First-person Immersive Virtual Reality to Improve Neurorehabilitation
Robotic motor training with ARMin exoskeleton in immersive virtual reality and brain activity recordings (EEG).
Virtual reality (VR) is often used during robotic rehabilitation training following brain injury to provide a motivating and safe environment.
Relatively novel and commercially available head-mounted displays have a great potential to realistically mimic the subject’s limb in a highly immersive training environment. In this immersive VR, the virtual representation may become a self-representation (i.e., avatar), promoting the feeling of body ownership over the virtual limb. Importantly, brain areas involved in body ownership are shared with brain areas linked to motor learning, namely multimodal areas associated with motor control. Therefore, increasing body ownership using immersive VR might be an effective tool to promote brain plasticity in motor areas during training. Yet, evidence on the benefits of first-person immersive VR during motor training is missing.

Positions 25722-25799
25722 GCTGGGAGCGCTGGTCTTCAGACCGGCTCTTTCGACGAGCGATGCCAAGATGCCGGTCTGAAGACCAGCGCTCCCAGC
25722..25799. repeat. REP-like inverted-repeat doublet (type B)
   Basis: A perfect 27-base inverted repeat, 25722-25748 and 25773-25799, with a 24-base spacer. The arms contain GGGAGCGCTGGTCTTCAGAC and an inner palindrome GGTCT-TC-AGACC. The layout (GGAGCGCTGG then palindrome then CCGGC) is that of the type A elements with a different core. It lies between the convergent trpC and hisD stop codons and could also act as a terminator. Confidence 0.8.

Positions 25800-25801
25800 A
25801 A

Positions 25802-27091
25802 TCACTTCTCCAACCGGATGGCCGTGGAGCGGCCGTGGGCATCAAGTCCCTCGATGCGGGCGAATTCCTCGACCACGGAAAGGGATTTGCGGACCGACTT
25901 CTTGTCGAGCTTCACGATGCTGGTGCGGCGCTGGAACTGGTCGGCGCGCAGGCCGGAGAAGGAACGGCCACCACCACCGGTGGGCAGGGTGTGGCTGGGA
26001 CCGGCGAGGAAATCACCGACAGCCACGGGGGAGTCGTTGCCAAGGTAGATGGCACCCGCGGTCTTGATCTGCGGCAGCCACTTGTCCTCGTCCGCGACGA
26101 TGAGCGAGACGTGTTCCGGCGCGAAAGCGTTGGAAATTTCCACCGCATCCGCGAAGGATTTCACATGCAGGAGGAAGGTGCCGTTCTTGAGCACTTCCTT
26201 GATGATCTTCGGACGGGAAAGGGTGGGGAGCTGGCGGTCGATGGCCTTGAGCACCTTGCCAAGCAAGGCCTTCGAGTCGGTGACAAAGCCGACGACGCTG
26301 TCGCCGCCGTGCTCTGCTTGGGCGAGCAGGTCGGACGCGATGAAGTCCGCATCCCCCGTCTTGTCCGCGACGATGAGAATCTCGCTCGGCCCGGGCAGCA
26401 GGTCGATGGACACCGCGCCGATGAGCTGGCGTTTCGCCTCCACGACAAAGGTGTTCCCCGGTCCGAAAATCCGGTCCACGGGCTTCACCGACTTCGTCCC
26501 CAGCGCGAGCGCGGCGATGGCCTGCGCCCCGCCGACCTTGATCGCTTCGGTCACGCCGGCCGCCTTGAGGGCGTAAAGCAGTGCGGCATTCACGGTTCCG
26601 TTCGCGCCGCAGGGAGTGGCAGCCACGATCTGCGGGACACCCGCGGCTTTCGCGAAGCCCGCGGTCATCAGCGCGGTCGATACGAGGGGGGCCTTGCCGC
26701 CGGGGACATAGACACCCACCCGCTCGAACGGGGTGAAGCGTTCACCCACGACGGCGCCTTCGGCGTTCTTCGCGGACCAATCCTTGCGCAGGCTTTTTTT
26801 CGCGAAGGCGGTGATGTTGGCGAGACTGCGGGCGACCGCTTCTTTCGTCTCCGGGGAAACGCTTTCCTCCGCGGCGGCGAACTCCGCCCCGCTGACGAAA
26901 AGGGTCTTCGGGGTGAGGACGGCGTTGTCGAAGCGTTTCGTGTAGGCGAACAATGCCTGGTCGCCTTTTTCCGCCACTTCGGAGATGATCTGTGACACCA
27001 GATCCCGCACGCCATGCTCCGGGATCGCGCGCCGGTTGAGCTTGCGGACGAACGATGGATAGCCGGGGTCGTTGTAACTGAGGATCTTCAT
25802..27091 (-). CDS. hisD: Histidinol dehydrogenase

The aim of this project is to provide new insights into the neural correlates and behavioural benefits of embodying virtual limbs during robotic motor training and may open new perspectives for the neurorehabilitation of stroke patients.
Swiss National Science Foundation
UniBe ID Grants
Odermatt, I. A., Buetler, K. A., Wenk, N., Özen, Ö., Penalver-Andres, J., Nef, T., Mast, F. W., Marchal-Crespo, L. (2021). Congruency of Information Rather Than Body Ownership Enhances Motor Performance in Highly Embodied Virtual Reality. Frontiers in neuroscience, 15(678909), pp. 1-15. doi: 10.3389/fnins.2021.678909